Finally, during the World War II-era, tribal leaders took up the mantle to organize the Indian people and gain recognition of their birthright. With the help of Lumbee Indians of Robeson County who had already asserted their separate Indian identity and status years before, the Essex Indian Club was organized under the leadership of John C. Hedgepeth, Lonnie Richardson, B.B. Richardson, Percy Richardson, Chief Jerry Richardson, James Mills, Randolph Green, Willie Garland Richardson, and others by 1953. Renamed the Haliwa Indian Club, the organization is the direct predecessor of the contemporary tribal government. Around 1953 W.R. Richardson moved back home to the community after spending numerous years in Philadelphia and was elected Chief of the Haliwa-Saponi Indian Tribe. Mr. Percy Richardson served as Vice-Chief for several years.

In 1957, the tribe established the Haliwa Indian School and the Saponi Indian Baptist Church (renamed the Mount Bethel Indian Baptist Church) in 1958. From 1957-1969, the Haliwa-Saponi maintained and operated the Haliwa Indian School, which was the only non-reservation, tribally supported school in the state; in other words, tribal members paid for supplies and materials, the building, maintenance, and teachers out of their own pockets. During the years of operation, those that attended the school were shielded from the ridicule, taunting, and prejudice from non-Indian students. To this day, the Haliwa Indian School stands as a symbol of the tribe’s struggle and success. In 1961 tribal leaders, including Chief W.R. Richardson, Bill McGee, Reverend C.H. Richardson, and others joined the Red Power Movement for Native American Rights through the American Indian Chicago Conference. These efforts propelled the tribe to seek recognition as an Indian Tribe and on April 15, 1965, the State of North Carolina formally recognized the Haliwa Indians. With help from the Chickahominy Indians of Virginia the tribe celebrated its recognition with an annual powwow. The tribe became incorporated in 1974 and added Saponi to its tribal name in 1979 to reflect historical origins of the people. The tribe has since built an administrative building, multipurpose building, and instituted various service programs. Programs include tribal housing, daycare, senior citizens program, community services, Workforce Investment Act, cultural retention, youth programs, and economic development.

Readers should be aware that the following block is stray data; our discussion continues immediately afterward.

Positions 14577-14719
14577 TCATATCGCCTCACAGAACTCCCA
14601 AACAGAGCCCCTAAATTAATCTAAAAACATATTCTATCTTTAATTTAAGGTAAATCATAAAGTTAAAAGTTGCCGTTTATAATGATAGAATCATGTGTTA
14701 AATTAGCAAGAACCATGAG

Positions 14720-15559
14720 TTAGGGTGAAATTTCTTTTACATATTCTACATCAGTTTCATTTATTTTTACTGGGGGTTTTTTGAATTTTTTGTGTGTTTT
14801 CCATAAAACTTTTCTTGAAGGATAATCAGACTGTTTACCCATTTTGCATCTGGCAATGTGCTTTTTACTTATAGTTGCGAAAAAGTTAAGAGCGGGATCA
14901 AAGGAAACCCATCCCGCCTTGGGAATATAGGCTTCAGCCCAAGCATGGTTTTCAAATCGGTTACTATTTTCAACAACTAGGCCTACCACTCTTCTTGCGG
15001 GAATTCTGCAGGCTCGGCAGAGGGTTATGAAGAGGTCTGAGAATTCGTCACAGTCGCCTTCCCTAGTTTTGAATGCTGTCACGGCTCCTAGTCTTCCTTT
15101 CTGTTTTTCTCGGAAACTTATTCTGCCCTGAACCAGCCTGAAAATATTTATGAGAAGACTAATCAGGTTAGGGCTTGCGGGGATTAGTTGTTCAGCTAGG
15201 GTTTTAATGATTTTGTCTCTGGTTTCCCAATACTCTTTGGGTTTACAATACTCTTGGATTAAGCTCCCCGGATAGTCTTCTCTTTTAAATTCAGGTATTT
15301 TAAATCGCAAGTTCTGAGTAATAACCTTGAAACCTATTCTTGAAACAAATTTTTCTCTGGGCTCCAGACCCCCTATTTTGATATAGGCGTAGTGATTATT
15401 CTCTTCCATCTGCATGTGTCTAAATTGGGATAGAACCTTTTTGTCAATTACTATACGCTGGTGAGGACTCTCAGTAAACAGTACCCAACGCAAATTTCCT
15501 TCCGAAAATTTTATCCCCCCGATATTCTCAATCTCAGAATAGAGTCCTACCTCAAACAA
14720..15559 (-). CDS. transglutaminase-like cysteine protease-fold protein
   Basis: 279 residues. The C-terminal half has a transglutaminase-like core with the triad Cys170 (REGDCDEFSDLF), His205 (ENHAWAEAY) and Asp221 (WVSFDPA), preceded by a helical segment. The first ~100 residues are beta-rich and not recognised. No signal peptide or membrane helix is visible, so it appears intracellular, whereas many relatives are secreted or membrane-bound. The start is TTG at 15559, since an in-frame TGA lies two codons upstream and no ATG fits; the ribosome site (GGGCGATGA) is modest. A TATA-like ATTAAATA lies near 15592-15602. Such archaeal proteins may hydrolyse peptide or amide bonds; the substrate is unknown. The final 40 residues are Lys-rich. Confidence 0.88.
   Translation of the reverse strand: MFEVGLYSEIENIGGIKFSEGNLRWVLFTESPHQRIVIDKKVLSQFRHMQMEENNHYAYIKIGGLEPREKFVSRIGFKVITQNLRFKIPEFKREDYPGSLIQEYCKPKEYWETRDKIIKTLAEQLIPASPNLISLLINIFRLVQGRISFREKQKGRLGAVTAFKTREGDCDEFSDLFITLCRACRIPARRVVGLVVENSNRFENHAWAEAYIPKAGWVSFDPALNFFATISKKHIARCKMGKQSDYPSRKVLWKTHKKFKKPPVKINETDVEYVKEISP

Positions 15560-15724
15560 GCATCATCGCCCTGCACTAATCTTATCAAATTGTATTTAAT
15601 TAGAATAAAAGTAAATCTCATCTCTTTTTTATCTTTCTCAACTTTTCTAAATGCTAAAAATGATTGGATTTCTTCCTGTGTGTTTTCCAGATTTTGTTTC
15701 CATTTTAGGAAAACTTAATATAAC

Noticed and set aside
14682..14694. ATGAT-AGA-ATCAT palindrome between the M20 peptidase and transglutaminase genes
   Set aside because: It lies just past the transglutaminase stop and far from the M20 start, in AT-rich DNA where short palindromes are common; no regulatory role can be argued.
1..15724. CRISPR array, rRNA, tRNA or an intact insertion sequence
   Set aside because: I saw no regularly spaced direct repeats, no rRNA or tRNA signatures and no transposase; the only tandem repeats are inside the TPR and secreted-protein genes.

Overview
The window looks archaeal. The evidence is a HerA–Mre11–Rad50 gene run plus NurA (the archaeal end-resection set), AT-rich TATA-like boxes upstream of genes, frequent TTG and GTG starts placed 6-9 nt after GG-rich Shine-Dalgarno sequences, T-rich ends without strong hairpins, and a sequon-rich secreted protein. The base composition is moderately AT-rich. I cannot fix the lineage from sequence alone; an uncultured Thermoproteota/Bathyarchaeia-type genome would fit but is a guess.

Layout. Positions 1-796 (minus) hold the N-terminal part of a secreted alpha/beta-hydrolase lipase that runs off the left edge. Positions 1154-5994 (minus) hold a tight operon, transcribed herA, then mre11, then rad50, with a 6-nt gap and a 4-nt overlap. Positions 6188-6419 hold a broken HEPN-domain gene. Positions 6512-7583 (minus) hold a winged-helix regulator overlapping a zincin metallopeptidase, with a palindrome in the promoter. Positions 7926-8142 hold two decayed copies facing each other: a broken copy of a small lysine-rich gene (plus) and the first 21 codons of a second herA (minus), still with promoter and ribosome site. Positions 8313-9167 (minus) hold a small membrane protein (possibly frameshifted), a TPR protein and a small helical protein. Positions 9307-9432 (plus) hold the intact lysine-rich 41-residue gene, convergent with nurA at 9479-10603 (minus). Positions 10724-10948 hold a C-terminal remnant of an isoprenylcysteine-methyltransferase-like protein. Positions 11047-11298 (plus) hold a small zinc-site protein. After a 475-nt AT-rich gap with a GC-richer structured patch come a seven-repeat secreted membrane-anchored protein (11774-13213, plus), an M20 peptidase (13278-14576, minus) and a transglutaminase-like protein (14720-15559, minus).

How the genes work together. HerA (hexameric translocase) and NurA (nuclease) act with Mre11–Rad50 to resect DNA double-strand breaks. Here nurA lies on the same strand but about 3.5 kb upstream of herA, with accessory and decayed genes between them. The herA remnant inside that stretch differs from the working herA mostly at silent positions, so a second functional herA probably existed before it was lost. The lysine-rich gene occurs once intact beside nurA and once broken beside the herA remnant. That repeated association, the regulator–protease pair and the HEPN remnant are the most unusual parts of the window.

Federal recognition through the Interior Department’s Bureau of Indian Affairs’ Branch of Acknowledgement and Research (BAR) or through the United States Congress remains a top priority of the tribe. The tribe submitted a formal petition in 1989 and had a bill introduced by Congressman G.K. Butterfield in December 2022.

Bass Family Bible Record, Norfolk County, 1613–1699. Accession 26371, Library of Virginia, Richmond, VA.
Brewington, C.D. The Five Civilized Tribes of Eastern North Carolina. Clinton: Bass Publishing Company, 1959.
Executive Journals of the Council of Colonial Virginia (1928-1930), Vol. 4, p. 303, 13 June 1733.
“Haliwas Begin Hollister Church.” Daily Herald (Roanoke Rapids N.C.), 10 April 1958.
Jones, Bignall. "The Haliwars: Tribe of Mystery." The News and Observer, 29 January 1956.
Lynch, Robert. “Red Roots: ‘The Meadows.’” in Leslie H. Garner, Jr. and Arthur Mann Kaye, eds. The Coastal Plains: Writings on the Cultures of Eastern North Carolina. North Carolina Wesleyan College Press, 1989. 63-80.